Private Buy-to-Let housing providers have begun their fight back at Chancellor George Osborne and the tax changes announced in the Summer Budget which targets private landlords with mortgages.
The new tax rules will treat mortgage interest as though it is earned income and push many rental property owners into higher tax brackets. Knock on effects can also include increased CSA payments and other vital benefits but Osborne’s tax measures will not affect landlords with no mortgages, nor limited liability companies which borrow money to fund buy-to-let property investment portfolios.
Social Media has been buzzing in recent weeks calling for legal action to be considered.
A Judicial Review of the tax change known as clause 24 is being considered and the first step is to obtain a legal opinion from specialist legal counsel. Omnia Strategy LLP, established in 2011 by Cherie Blair CBE, QC, has been appointed.
The organisers of the campaign have launched a fund-raising appeal via the Crowd Justice website. Thousands of landlords are expected to donate funds.
The initial target for the legal opinion was £15,000 which has quickly been surpassed with over £28,000 being pledged at the time of writing.
A member of the Institute of Charted Accountants commented:
“It is a long established principle of taxation that expenses incurred wholly and exclusively for the purposes of the business are deductible when calculating the taxable profits. Clause 24 of the Summer 2015 Finance Bill contravenes that principle and will result in proprietors of property businesses being liable to tax on a fictitious profit – even if the proprietors really make a loss.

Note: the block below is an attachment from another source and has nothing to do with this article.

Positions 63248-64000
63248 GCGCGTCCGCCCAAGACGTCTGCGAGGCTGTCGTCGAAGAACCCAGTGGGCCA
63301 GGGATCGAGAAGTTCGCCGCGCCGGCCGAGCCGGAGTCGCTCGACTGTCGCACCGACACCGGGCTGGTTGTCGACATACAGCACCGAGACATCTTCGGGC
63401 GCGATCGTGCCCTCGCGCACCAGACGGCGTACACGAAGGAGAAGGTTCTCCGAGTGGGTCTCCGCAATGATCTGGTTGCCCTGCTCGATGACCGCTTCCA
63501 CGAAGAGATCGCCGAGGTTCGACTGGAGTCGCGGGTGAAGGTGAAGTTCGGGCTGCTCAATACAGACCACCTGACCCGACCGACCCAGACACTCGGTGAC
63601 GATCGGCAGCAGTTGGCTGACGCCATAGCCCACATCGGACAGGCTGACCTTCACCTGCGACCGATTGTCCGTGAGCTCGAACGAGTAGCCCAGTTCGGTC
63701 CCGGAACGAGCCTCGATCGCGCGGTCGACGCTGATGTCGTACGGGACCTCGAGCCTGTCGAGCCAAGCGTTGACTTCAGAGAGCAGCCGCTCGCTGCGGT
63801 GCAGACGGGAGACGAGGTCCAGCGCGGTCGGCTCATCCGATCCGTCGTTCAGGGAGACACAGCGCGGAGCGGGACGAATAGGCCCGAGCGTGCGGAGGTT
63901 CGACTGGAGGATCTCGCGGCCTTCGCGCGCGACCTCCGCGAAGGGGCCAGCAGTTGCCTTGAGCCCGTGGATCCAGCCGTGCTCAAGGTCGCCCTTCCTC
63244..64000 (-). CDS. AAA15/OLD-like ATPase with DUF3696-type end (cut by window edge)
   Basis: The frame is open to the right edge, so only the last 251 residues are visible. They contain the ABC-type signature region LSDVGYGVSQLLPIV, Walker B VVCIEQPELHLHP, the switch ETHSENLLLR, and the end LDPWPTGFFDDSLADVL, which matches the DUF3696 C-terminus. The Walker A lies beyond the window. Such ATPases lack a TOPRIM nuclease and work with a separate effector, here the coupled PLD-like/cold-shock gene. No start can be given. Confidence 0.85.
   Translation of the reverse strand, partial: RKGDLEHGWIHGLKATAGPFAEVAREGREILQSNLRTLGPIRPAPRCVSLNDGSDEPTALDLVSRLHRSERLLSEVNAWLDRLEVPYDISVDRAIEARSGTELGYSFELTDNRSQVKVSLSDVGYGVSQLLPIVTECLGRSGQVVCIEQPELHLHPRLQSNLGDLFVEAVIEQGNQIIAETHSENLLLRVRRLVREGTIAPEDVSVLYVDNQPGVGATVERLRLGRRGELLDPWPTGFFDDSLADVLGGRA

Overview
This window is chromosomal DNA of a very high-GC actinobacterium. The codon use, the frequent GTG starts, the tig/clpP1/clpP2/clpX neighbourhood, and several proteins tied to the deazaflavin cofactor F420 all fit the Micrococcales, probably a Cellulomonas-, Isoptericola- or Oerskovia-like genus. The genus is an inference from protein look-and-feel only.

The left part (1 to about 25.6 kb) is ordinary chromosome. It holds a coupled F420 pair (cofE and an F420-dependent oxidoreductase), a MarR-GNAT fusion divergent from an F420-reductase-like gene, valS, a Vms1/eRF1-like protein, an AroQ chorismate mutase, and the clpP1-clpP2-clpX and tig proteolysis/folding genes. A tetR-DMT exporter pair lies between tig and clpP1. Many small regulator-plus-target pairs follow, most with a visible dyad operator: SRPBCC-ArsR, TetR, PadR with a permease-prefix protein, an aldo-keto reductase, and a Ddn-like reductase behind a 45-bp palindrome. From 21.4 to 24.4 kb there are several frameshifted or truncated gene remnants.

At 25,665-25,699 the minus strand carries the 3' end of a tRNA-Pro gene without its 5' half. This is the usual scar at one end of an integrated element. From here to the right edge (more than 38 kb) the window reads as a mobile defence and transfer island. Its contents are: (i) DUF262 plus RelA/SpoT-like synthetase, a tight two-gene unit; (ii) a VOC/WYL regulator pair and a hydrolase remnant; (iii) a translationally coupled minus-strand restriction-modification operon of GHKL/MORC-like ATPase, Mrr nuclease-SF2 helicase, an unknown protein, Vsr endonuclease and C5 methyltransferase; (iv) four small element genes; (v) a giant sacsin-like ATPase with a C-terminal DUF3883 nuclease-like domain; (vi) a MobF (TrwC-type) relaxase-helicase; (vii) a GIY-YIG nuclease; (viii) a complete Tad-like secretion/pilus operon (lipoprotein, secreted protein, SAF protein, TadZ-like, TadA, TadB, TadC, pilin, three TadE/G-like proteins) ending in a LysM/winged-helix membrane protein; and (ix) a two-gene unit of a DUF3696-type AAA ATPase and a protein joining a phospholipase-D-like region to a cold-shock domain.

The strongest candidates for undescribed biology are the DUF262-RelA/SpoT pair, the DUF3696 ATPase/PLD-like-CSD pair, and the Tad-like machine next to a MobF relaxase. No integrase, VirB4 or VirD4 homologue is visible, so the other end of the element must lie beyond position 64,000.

The tax change does not just affect new borrowings. Landlords with existing borrowings will be affected. Highly geared landlords will be particularly badly hit.
In a letter to the Chancellor, Conservative Lord Flight said
“A lot of Buy to Let investment has been an alternative to saving for old age via pension schemes. Up until World War II investing in rented property was the main method of providing for an income in old age. Given the poor performance of the Stock Market over the last 20 years, it is hardly surprising that many people have opted for Buy to Let investment as an alternative source of retirement provisioning. But Buy to Let does not enjoy any of the major tax advantages of pension saving, i.e. tax credit on the amount invested and accumulation of income and capital gains tax free within the pension scheme. The only Buy to Let “tax advantage” has been the ability of the interest cost to be offset against an individual’s income to determine their tax rates/bill – the very thing which you have attacked.”
When Lord Flight referred to offsetting the interest cost against an individual’s income he of course meant rental income only, not total income. Buy-to-Let interest is not deducted from any other income that a landlord might have – unlike the way MIRAS used to work.
Nor can Buy-to-Let losses be set off against any other income. A BTL property has to pay its own way. If it gives rise to a loss, the owner has to make good the loss out of other taxed income. Landlords do not receive any tax “breaks”.
Deducting finance costs from rental income is not a tax relief it is normal accounting practice everywhere, and for every business. That is why Lord Flight put “tax advantage” in inverted commas.
The window of opportunity to submit an application for Judicial Review closes on 17th February 2016.